Tag Archives: j/j hastain

“1930’s Butches Referred to Themselves as Stallions” – Lyric Essay by j/j hastain

Lesbian Bar in Paris - George Brassaï, 1930's
Lesbian Bar in Paris – George Brassaï, 1930’s

“1930’s Butches Referred to Themselves as Stallions” is one of four mini lyric essays by the inimitable j/j hastain in our Spring 2015 issue.

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HAVING SPENT QUALITY TIME WITH HER IN MY IMAGINATION long before ever being found by and finding her in human form, there were times when imagining her while she was right here with me made me more wholly able to comprehend her in her wholeness: her as a wholeness.

One version: swagger in the slightly tilted fedora (so much like the hat my father wore during that Church play in which he sang that solo as the masculine figurehead in the story: “Thirty days to make a brick, make it hard enough to stick”), suspenders up over the cream colored and slightly-wrinkled-but-still-tucked-in (like any gentleman would do) shirt, the gorgeous polished shoes tied with equal loops on each side, the shape of her hand around the shot glass from which she was going to gulp bourbon.

Another version: a painting (with brush strokes that stand out from (rather than blend in with) the shapes of the painting) of a single horse made out of two horses (fused at an imprecise but precious slant, not evenly or equally down a middle): the front half, a male and the back half a mare. Though the painting is a still life, due to the protruding strokes of its composition it is anything but still.

Another version: a slightly masculine-presenting women’s woman (“that’s womyn with a “y” thank you very much”) driving a Chevy Nova through Denver. Having just returned from writing a love poem to an invisible woman on her Macintosh 128K, REO Speedwagon is pouring loudly out the one operable window in the front of the car. With a Big Gulp in the cup holder (a cup holder that latches manually to the window and is not built into the frame of the car), her arms are outstretched, moving up and down (accentuating the low-key shoulder pads in her coat) ever so slightly to the rhythm of the song. What no one can see (as they stare at her through the window (her mullet is not much different than peering heterosexual folks’ mullets)) is that below the steering wheel (which she is not currently using to drive, since both of her hands are in the air) her fly is open. I have a feeling that I, more than anyone else, know what’s writhing and wriggling within that open fly, trying to get out, trying to get into me.

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Bio Next2j/j hastain is a collaborator, writer and maker of things. j/j performs ceremonial gore. Chasing and courting the animate and potentially enlivening decay that exists between seer and singer, j/j simply hopes to make the god/dess of stone moan and nod deeply through the waxing and waning seasons of the moon.

j/j hastain is the inventor of The Mystical Sentence Projects and is author of several cross-genre books including the trans-genre book libertine monk (Scrambler Press), The Non-Novels (forthcoming, Spuyten Duyvil) and The Xyr Trilogy: a Metaphysical Romance of Experimental Realisms. j/j’s writing has most recently appeared in CaketrainTrickhouse, The Collagist, Housefire, Bombay GinAufgabe, and Tarpaulin Sky.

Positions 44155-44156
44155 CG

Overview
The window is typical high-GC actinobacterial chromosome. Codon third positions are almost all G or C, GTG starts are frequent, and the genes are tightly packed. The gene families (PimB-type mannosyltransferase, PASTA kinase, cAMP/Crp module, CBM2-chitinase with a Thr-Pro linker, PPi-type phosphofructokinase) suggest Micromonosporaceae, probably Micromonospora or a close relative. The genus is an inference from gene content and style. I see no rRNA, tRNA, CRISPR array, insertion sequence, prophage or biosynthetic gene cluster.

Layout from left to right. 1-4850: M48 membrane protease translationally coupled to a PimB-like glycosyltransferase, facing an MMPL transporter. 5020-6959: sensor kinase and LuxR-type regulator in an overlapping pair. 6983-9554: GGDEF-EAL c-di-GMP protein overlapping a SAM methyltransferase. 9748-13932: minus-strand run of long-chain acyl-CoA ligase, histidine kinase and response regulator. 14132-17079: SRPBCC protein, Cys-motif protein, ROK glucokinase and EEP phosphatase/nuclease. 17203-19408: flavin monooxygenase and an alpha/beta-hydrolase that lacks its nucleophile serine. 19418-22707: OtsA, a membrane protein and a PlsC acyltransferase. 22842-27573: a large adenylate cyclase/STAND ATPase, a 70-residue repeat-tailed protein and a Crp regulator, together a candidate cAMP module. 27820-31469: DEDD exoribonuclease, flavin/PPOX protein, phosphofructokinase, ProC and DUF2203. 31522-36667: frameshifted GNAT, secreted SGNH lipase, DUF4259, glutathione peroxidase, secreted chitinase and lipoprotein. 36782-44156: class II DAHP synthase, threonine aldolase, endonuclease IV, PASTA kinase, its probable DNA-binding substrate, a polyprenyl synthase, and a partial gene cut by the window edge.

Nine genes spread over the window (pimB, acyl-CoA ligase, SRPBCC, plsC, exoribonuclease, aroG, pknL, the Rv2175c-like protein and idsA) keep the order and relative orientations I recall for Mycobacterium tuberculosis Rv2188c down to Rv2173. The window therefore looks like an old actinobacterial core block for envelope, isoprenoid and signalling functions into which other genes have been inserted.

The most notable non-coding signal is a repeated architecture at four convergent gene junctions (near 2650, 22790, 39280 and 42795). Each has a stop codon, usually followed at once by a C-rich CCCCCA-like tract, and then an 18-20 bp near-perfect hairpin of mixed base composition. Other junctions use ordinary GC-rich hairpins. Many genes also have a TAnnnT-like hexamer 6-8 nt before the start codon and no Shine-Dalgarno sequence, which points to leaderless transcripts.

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Starring Wm. Samuel Bradford, Vajra Chandrasekera, Juliet Cook, Sagnik Datta, Ariel Dawn, Robin Wyatt Dunn, j/j hastain, Rebecca Havens, Anna Lea Jancewicz, Sally J. Johnson, Ian Kappos, Damien Krsteski, Rachna Kulshrestha, Jasper Lo, Danielle Perry, Arman Safa, Bud Smith, Kailey Tedesco, and Jasmyne Womack

“Memoir Recalls” – Lyric Essay by j/j hastain

Trees Laden with Parasites and Epiphytes in a Brazilian Garden - Marianne North, 1873
Trees Laden with Parasites and Epiphytes in a Brazilian Garden – Marianne North, 1873

An author’s memoir grows like plant life in “Memoir Recalls,” one of four short lyric essays by j/j hastain in our Winter 2015 issue.

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WANTING HER LIFE TO COME OFF AS HAVING SOMEHOW CURVED ITSELF, she began writing her memoir at age 13. She wanted to give her experiences the chance to grow along with her, wrap around her. She wanted to work the necessary asphyxiations and the necessary surrogacies in order that they enable unexpected refinement in her. She planned to write her memoir as a synesthesiac plot: something that goes on in many different directions of her for the duration of her.

She needed for the form in which she wrote to evolve along with a continuity of her coming of age by trance. Trance means travelling, but so, without your mind as it usually functions. She believed that by way of her work, her memories could eventually have a mind of their own. Flirting with cliché she took personally what happened when it softened and became vulnerable to her voice: touch-butter for a way for her to tell her stories.

Perform the complexities you create. Track the molecules of an ongoing beast fable. Douse in sentences; dowse for sentences as rotund extremes.

The Banyan tree’s roots are upward and its branches downward: aspects reaching inversely. She wonders on the form of her memoir as an inverse-universal, a startling epiphyte: mutual turning and traction in which miracles can be expressed. It flourishes by what first seems like embellishment. In the flourish, it then slowly strangles what was, eventually leaving its beginning hollow, able to move on.

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Bio Next2j/j hastain is a collaborator, writer and maker of things. j/j performs ceremonial gore. Chasing and courting the animate and potentially enlivening decay that exists between seer and singer, j/j simply hopes to make the god/dess of stone moan and nod deeply through the waxing and waning seasons of the moon.